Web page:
For the Administrator of the Collège de France to be reviewing the year's activities once again may seem rather pointless: what is a single year in the life of an institution whose history dates back to 1530? It is nevertheless interesting to compare our objectives with the Collège's undertakings and achievements over the past year.
One of our priorities was to broaden the dissemination of the Collège's lectures and conferences via modern means of communication. By doing this we hoped to extend the institution's outreach, at the same time as upholding the principles of free and open access to our teaching. On-line downloading of the fifteen lectures available on the Collège de France website far exceeded our expectations in 2007: one million times in six to eight months. This clearly attests to a sustained interest in knowledge and research by a far larger public than the typically Parisian audiences who frequent the Collège's amphitheatres - even though a growing proportion of our lectures are delivered outside the capital, in France and abroad. This is an encouragement to intensify our efforts to spread knowledge even further, by increasing the number of lectures that can be consulted on-line or downloaded, and by videorecording lectures.
Expanding the Collège de France's openness towards society, the academic world and the international community is another objective. This year Professor Mathias Fink will hold the annual Chair of Technological Innovation - Liliane Bettencourt, created in 2006 to study the application of science in society, and devoted to bio-technologies in 2006 and computer technology in 2007. Professor Fink, whose work has contributed substantially to the development of new medical therapies, home automation and submarine acoustics, will give a lecture series titled "Waves and images". In the 2008-2009 academic year two of the annual Chairs will become thematic Chairs, for a period of four to five years. The International Chair will be devoted to the theme "Knowledge Against Poverty". The underlying idea is the following: to be efficient, a science actively applied on the ground to combat poverty must be based on structured knowledge, implying the communication and comparison of knowledge in widely diverse fields. To a large extent, this type of science still has to be developed. In 2008-2009 this Chair will be occupied by Professor Esther Duflo, who will deliver a lecture on "Poverty and Development in the World". The theme of the European Chair will be "Sustainable Development - Environment, Energy and Society". It will be occupied by Professor Henri Leridon, whose lecture series will be titled "Demography, End of the Transition".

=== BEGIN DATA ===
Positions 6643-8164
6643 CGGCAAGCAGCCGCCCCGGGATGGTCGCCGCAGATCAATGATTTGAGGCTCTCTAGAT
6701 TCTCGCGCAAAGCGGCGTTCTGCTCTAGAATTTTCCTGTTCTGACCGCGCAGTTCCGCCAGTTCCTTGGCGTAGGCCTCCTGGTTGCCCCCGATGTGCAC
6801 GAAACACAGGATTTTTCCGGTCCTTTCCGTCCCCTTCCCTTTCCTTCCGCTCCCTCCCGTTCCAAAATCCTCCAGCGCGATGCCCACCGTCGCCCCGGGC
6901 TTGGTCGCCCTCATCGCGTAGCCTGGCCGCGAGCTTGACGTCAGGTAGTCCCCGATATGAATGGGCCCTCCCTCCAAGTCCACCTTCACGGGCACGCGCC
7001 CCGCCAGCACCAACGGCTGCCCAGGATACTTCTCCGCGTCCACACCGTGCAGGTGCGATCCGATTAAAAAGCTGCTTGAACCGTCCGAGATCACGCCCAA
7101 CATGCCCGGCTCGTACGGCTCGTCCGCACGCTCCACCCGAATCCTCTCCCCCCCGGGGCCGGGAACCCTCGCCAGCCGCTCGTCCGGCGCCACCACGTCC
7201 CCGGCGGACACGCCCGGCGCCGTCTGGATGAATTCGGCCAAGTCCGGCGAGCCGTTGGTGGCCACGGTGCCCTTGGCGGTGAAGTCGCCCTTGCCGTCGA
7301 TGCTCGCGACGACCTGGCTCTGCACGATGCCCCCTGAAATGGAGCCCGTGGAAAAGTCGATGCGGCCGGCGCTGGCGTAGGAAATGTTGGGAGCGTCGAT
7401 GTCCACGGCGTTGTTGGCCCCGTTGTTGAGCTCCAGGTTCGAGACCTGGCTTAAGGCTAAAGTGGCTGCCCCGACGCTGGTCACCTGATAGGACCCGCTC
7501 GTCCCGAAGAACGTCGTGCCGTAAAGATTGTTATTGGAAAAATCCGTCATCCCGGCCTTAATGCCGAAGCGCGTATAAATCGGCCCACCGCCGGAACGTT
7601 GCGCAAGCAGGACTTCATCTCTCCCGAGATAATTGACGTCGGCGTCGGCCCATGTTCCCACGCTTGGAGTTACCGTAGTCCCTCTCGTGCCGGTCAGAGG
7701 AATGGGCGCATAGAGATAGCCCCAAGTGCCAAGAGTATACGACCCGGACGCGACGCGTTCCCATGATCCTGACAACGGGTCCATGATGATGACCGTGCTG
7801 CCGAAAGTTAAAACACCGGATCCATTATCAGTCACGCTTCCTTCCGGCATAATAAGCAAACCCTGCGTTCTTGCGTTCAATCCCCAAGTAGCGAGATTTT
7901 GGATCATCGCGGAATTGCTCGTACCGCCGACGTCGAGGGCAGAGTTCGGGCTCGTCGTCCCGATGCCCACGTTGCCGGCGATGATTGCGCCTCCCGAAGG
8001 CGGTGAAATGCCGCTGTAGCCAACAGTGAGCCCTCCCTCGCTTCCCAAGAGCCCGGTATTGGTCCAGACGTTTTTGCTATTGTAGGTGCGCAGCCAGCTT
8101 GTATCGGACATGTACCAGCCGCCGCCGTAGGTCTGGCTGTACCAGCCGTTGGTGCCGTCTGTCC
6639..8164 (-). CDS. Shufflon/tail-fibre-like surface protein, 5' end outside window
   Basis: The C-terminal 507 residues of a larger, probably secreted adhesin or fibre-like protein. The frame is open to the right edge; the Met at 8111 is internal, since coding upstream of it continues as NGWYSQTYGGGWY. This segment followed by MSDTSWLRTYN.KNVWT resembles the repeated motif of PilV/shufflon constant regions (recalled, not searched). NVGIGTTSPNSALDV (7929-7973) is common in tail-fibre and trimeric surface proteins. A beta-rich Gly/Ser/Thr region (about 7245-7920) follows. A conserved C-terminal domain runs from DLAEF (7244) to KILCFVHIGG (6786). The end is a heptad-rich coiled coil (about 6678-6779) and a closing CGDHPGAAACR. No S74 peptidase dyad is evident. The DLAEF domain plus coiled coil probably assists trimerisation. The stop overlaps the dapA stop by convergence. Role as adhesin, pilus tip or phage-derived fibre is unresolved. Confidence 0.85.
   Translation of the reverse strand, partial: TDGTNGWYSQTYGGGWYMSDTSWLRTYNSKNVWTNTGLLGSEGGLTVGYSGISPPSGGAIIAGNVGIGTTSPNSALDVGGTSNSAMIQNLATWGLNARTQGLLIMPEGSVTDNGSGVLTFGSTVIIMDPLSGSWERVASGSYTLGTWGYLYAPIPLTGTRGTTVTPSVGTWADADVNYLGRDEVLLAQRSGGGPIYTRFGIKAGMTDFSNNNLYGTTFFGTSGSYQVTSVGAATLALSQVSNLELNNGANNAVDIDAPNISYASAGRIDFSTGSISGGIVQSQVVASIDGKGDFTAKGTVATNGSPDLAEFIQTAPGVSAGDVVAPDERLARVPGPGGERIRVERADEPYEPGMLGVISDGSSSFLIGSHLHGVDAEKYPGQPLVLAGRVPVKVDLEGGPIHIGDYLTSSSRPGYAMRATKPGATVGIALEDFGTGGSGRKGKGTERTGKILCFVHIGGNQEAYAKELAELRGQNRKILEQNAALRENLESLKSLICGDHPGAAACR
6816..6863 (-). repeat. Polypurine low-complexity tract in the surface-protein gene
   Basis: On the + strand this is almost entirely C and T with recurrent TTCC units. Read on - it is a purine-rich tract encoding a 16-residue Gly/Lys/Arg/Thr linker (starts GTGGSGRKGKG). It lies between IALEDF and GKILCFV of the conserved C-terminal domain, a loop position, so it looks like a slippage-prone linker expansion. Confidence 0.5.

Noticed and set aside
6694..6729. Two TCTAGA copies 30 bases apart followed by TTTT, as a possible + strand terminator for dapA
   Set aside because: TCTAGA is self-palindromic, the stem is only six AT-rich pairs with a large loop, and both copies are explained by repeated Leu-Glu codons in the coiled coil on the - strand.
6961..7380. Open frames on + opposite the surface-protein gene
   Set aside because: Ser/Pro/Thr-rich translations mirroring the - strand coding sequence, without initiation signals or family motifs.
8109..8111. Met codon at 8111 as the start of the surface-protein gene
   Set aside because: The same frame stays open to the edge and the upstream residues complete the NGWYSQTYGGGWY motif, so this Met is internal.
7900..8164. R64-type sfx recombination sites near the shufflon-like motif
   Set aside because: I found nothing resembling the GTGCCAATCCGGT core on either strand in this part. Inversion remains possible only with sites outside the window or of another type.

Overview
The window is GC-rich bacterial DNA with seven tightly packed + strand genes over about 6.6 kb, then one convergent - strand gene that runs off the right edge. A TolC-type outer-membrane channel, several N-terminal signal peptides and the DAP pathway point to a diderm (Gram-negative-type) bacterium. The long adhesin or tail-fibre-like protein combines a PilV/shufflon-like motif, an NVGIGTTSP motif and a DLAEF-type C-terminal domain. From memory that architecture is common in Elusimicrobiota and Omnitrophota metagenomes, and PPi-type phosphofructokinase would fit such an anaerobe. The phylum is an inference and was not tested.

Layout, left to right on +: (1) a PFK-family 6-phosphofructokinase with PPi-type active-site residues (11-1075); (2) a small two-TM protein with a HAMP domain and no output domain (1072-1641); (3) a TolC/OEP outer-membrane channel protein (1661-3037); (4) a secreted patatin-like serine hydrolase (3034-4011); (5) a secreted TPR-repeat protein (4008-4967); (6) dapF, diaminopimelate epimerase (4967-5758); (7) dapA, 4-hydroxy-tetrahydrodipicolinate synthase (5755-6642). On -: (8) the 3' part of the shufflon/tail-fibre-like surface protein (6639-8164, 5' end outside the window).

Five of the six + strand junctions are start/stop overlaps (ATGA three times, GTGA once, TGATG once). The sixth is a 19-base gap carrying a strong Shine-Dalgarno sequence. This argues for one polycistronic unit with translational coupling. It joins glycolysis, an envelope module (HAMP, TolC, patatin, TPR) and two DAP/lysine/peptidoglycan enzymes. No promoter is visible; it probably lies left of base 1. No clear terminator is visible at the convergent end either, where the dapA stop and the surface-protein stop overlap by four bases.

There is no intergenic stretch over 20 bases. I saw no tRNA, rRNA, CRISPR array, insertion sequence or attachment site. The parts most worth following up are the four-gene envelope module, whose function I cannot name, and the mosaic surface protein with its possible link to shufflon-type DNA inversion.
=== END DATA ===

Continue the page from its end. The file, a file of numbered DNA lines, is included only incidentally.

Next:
On an exploratory basis, the Collège de France wanted to enable PhD students to follow the lectures of Collège de France professors as part of their university curriculum. A simple agreement with several doctoral schools has enabled about thirty students to follow the lectures of the Liliane Bettencourt Chair of Technological Innovation, and those of the scientific and philosophical Chairs. This collaboration between the Collège de France and universities is enriching for all concerned, especially the students, and the plan is to increase it over the next few years.